PRETEXT. PRETEXT or the PRE-Treatment EXTent of disease is a common system of staging hepatoblastoma that is based on imaging of the complete liver before a surgery is done on it. Human liver has four distinctive lobes, through PRETEXT stage medical experts can point out the number of lobes affected with tumor. Thus stage-I of hepatoblastoma depicts that only one liver lobe has a tumor and mapping goes so forth.
COG Staging in Hepatoblastoma. There is another staging system called COG staging in hepatoblastoma. COG is the abbreviation of Children’s Oncology Group. In this form of hepatoblastoma staging, in addition to the staging done in PRETEXT, imaging of other parts of the body and results of surgery undertaken during primary diagnosis are also mapped.
Taking these two systems into account, the four stages of Hepatoblastoma can be interpreted as follows:
Hepatoblastoma Stage-I. At this stage of hepatoblastoma the tumor doesn’t spread outside the liver. It’s removed surgically right at the time of diagnosis. Cancer cells are not detectable on the margins of the removed tissue.
Hepatoblastoma Stage-II. At this hepatoblastoma stage, the tumor doesn’t spread outside the liver and is removed surgically right at the time of diagnosis, but cancer cells are detectable on the edges of the removed tissues.
Hepatoblastoma Stage-III. Due to large size of the tumor, it cannot be removed surgically during diagnosis. As the tumor is too big, it puts pressure on vital tissues in the liver. In many patients, the hepatoblastoma cancer even spreads into the lymph nodes of the liver. At this stage of hepatoblastoma, the spread of tumor is not detectable in the vital parts or organs.
Hepatoblastoma Stage-IV. This is an advanced stage of hepatoblastoma when the cancer cells spread to the other parts of the body through circulatory system. In majority of cases, lungs get affected before other vital organs.
Epidemiology of Hepatoblastoma
Occurrence of Hepatoblastoma or childhood liver cancer is comparatively very low with respect to other types of cancers. The world wide incidence of this form of childhood cancer, which is hepatoblastoma, has been surging up in all countries. In USA, within last 30 years, hepatoblastoma has increased from 0.8% to 1.6%. In Japan on the other hand, researchers have found occurrence of hepatoblastoma is more in infants and children having below normal body weight. Hepatoblastoma is also found in higher ratios in those infants and children whose mothers are regular smokers and also have a habit of tobacco consumption on regular basis.
How is the Diagnosis of Hepatoblastoma Made?
The first diagnostic symptom of the hepatoblastoma is based on the bulkiness of abdomen. Once the presence of large mass is detected in the belly region, initial diagnosis is made through radiological imaging and blood tests. Tumor of Hepatoblastoma secretes a protein into the blood called alpha-fetoprotein (AFP). Hence, detection of higher level of AFP helps in early diagnosis of hepatoblastoma. Such blood tests are followed by imaging tests like ultrasound, MRI and CT scan of the abdomen.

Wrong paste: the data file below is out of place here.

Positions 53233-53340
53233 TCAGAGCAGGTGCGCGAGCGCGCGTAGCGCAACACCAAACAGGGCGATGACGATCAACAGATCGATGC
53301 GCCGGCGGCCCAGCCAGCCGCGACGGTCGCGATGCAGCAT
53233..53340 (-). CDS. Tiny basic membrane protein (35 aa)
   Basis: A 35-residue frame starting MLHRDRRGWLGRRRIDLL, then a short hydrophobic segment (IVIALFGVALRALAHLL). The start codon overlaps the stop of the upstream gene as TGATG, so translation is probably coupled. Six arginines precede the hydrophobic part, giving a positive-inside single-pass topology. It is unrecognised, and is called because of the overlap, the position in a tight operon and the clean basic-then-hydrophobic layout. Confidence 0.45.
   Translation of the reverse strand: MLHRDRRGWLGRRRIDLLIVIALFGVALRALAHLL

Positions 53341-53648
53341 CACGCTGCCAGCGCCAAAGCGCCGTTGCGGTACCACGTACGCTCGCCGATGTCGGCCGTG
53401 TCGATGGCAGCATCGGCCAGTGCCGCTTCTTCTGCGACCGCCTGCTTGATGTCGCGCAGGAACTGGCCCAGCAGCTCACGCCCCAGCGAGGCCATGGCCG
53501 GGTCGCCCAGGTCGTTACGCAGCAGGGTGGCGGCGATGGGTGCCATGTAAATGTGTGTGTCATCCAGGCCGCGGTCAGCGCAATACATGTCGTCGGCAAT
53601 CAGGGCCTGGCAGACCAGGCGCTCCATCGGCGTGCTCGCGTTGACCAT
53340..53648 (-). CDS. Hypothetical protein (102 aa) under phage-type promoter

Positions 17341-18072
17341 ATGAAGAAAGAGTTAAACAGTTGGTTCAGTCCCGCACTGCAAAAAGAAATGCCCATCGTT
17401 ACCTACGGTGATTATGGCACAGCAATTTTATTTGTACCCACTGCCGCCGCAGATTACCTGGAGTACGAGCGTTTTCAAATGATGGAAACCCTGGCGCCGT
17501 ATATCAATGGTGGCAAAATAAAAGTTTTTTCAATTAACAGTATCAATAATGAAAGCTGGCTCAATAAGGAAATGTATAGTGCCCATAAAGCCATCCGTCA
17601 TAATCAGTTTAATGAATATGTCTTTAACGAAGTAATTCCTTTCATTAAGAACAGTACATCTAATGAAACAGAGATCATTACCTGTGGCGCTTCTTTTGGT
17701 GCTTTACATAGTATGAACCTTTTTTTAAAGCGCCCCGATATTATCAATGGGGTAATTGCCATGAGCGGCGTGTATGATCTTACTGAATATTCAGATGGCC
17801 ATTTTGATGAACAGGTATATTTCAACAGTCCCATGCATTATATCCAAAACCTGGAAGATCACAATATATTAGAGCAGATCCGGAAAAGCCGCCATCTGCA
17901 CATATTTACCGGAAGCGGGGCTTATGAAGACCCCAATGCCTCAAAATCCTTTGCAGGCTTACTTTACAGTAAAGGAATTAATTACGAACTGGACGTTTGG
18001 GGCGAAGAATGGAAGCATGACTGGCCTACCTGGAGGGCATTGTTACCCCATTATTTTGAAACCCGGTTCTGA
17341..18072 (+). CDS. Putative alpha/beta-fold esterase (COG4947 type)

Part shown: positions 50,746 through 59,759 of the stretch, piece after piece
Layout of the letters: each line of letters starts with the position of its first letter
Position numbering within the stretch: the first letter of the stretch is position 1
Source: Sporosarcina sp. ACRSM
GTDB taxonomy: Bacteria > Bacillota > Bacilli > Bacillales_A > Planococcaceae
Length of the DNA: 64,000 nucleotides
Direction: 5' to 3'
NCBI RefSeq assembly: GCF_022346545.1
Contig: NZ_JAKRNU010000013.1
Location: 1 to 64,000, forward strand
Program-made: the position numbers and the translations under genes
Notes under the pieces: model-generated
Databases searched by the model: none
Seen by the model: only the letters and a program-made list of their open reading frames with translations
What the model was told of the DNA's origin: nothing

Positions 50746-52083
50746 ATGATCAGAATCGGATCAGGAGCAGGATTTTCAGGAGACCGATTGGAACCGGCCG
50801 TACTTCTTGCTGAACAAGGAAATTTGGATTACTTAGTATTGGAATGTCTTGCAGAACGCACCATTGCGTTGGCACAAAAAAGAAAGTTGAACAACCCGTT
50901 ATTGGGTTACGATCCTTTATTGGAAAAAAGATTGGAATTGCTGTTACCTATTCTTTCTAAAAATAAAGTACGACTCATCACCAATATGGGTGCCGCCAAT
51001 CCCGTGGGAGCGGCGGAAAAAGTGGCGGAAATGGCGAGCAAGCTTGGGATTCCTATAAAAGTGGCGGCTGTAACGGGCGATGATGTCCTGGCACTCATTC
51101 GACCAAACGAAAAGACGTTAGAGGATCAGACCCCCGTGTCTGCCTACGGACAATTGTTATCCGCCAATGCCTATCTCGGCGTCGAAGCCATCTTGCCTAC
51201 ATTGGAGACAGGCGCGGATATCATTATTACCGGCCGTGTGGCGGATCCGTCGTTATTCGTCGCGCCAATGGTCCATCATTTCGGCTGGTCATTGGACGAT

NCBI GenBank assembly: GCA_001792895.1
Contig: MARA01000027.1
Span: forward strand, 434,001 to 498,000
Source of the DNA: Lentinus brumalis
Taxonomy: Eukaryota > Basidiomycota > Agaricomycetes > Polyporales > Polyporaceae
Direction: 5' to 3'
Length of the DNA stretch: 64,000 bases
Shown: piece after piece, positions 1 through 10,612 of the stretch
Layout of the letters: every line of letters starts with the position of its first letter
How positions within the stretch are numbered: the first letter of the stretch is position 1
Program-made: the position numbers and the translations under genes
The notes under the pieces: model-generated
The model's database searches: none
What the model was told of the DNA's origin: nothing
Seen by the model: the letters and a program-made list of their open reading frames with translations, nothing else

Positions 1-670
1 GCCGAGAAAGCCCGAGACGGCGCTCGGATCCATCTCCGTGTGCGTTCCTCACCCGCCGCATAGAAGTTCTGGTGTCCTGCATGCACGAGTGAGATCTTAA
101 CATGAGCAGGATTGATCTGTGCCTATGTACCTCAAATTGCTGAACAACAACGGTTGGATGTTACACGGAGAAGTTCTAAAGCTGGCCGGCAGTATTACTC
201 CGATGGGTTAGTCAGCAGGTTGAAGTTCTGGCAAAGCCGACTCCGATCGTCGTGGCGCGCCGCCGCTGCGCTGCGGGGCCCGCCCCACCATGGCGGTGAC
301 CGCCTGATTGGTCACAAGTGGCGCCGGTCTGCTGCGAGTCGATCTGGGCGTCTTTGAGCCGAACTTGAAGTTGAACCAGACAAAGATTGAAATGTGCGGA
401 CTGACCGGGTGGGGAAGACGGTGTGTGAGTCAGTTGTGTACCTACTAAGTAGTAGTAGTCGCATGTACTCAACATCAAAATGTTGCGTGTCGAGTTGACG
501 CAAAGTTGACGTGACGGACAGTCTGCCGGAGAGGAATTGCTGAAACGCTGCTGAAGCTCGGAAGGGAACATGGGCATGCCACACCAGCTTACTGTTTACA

Biopsy of the hepatoblastoma tumor is considered the most authentic form of diagnosis of hepatoblastoma except in the following situations:
- In case of infantile epithelioid hemangioendothelioma of the liver, which is a very rare form of tumor, the only way to trace its stage and existence is through imaging.
- In case of infantile hepatic choriocarcinoma also, the only ways of detection are imaging and markedly elevated beta-human chorionic gonadotropin.
What is the Treatment of Hepatoblastoma?
Various treatment options are available for Hepatoblastoma, which depend upon several factors as stated below:
- The histology of the hepatoblastoma tumor.
- Response to chemotherapy.
- Resectability of the hepatoblastoma tumor during diagnosis.
- If the hepatoblastoma tumor has already metastasized or not.
Depending on the above mentioned factors, the best treatment options for hepatoblastoma available are:
Treatment of Hepatoblastoma with Pure Fetal Histology
Complete surgical resection followed by chemotherapy if needed is the mode of treatment in this case of hepatoblastoma.
Treatment of Hepatoblastoma with Non–Pure Fetal Histology
Gross surgical resection with or without microscopic margins and followed by chemotherapy. In some cases preoperative chemotherapy is also applied depending upon the severity of the situation.
Treatment of Hepatoblastoma that is not Resectable at Diagnosis
Hepatoblastoma tumor ruptured during the diagnosis may result in major hemorrhage that is controlled by transcatheter arterial embolization or partial resection to improve the patient condition. In some situations, favorable outcome in hepatoblastoma is possible when partial resection is followed by chemotherapy and definitive surgery.
Treatment of Hepatoblastoma that is Nonmetastatic but Non-Resectable at Diagnosis
The treatment process in this case of hepatoblastoma is as follows: